The Giantleap project is an European project funded by the European Commission’s Fuel Cell and Hydrogen 2 Joint Undertaking, with the objective of improving the lifetime and reliability of fuel-cell systems in city buses.
Giantleap is a recursive acronym for Giantleap Improves Automation of Non-polluting Transportation with Lifetime Extension of Pem fuel cells; the objective of the project is to realise a control system that can increase the lifetime and reliability of fuel-cell systems installed in buses by means of novel diagnostic and prognostic approaches.
A similar project, Sapphire, focused on µCHP stationary units: Giantleap applied similar methods to the more challenging automotive applications.
- Budget: 3.26 million €
- Duration: from May 2016 until April 2019
- 6 partners across 5 countries
- TRL increase: from 3 to 6
Fuel cells are devices that transform a fuel into electricity (the fuel is typically hydrogen). Fuel cells are different from e.g. car engines because the fuel is not combusted and no movement is generated: electricity is generated directly through electrochemistry.
Whereas fuel cells are more efficient than internal combustion engines, they are still expensive and their lifetime is limited. This project will increase the lifetime of fuel cells with a control system that will pay extra attention to the conditions that degrade their performance, and to methods to regenerate the fuel cells on-line.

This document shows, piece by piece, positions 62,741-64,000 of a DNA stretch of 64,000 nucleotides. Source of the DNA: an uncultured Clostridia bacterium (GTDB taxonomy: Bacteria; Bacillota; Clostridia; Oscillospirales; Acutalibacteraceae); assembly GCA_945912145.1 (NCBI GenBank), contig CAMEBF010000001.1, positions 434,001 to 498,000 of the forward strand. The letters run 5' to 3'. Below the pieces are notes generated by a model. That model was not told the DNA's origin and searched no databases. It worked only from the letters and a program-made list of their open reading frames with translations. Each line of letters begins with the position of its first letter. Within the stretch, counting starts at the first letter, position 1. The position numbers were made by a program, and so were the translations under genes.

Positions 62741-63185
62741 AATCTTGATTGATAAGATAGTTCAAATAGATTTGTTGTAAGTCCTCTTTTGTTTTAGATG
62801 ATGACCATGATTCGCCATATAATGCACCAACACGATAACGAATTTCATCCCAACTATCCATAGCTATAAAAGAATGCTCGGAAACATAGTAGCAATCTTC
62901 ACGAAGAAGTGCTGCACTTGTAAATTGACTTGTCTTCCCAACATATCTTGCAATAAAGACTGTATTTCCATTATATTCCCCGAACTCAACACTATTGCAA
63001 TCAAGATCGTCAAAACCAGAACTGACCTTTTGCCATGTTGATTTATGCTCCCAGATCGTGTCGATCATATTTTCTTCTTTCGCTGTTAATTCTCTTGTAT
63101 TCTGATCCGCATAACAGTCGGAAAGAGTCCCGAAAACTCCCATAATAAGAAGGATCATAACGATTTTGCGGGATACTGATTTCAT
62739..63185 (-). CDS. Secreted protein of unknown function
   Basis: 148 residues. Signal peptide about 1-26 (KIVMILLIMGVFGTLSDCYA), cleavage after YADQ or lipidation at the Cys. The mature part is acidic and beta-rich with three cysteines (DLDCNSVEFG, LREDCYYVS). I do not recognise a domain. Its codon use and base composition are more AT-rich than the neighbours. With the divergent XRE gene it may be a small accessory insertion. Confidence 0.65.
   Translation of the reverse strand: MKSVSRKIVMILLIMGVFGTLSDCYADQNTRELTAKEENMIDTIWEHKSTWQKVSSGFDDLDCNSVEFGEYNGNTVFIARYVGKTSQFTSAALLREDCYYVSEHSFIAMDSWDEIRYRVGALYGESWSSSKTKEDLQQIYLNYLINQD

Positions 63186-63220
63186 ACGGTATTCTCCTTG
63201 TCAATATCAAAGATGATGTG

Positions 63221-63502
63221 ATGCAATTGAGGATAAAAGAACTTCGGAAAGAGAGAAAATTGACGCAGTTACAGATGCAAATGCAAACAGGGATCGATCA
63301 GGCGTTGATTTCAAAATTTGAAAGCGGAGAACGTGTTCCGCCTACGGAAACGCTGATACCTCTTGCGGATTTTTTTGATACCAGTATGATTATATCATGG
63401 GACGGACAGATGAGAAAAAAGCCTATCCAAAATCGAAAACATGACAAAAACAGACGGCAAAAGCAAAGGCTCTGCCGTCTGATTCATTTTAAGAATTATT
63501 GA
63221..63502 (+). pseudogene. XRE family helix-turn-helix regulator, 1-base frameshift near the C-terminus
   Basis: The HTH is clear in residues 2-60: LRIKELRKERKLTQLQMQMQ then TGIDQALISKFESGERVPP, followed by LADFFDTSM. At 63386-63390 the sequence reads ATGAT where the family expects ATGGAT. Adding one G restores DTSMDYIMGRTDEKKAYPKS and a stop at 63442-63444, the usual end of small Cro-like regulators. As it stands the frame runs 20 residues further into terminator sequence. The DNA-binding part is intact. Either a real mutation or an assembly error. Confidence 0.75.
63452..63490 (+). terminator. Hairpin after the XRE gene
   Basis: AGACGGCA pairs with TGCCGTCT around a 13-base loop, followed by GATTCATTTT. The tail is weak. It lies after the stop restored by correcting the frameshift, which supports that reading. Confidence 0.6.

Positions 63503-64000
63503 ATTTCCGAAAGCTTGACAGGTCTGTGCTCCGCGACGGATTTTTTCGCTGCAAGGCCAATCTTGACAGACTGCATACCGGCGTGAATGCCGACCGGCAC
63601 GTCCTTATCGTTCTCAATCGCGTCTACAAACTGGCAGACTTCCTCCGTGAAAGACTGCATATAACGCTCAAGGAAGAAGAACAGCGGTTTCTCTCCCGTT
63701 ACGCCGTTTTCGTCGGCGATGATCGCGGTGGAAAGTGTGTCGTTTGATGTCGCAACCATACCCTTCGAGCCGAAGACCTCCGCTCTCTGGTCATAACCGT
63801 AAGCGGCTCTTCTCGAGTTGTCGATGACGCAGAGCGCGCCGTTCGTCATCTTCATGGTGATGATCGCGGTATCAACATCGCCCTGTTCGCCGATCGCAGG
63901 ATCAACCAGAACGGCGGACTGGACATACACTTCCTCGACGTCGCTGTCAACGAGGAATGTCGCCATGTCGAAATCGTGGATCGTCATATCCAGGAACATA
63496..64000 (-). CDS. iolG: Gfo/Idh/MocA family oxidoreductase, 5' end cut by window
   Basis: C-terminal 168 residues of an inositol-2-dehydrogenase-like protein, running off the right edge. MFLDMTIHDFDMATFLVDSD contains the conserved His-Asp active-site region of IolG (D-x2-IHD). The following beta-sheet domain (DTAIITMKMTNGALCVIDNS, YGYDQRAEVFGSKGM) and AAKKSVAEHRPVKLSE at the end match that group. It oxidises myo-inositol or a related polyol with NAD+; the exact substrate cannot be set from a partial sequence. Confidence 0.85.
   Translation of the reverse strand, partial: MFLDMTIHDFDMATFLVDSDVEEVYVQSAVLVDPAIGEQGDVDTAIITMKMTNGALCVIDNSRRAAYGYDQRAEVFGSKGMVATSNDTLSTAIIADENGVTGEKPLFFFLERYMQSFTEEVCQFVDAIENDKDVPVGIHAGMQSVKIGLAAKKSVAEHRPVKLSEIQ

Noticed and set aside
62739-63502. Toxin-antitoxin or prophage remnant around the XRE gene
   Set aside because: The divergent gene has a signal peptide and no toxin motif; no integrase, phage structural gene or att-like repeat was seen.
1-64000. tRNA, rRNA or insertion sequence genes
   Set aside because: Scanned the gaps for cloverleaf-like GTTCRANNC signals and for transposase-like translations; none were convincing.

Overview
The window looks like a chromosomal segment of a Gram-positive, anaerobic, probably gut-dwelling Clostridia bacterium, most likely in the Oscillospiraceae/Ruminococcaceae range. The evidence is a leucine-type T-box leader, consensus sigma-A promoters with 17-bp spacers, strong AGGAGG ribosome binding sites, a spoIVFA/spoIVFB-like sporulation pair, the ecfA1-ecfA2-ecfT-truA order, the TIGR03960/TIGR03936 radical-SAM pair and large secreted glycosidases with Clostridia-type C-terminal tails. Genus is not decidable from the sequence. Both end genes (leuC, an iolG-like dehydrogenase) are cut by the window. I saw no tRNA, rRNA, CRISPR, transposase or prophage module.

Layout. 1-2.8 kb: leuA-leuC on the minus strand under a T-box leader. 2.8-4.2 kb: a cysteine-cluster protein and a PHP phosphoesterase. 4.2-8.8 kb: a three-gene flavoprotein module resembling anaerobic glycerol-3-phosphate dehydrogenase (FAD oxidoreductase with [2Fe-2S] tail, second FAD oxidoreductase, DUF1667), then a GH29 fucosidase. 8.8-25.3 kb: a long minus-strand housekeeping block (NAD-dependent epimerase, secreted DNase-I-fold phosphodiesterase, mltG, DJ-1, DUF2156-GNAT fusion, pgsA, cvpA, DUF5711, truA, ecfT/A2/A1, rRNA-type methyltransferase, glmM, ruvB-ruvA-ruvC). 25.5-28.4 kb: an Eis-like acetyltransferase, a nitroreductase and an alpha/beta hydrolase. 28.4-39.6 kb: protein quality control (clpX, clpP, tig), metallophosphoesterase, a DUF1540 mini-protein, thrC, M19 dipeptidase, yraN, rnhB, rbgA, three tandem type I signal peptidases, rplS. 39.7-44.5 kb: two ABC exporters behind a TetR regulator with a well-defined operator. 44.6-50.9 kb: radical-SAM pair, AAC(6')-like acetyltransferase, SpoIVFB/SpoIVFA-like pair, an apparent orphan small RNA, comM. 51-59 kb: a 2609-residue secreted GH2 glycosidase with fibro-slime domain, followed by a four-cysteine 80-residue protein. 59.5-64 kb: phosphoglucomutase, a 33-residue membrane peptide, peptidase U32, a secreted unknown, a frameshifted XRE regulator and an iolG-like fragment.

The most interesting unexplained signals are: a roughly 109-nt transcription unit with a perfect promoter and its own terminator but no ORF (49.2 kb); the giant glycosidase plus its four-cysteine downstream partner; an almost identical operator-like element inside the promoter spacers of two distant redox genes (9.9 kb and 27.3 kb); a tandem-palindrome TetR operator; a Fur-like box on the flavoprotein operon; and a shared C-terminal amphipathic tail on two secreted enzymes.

Fuel cells in buses
City buses have long been considered an early market for the introduction of fuel cells, since a large deployment of fuel-cell buses is able to economically sustain its own hydrogen refuelling infrastructure.
Several demonstration projects have demonstrated the feasibility of fuel-cell buses, in particular the long-running CHIC project. However, experience has also shown that availability and reliability of fuel cell buses is not mature yet: Giantleap’s objective is to address this challenge.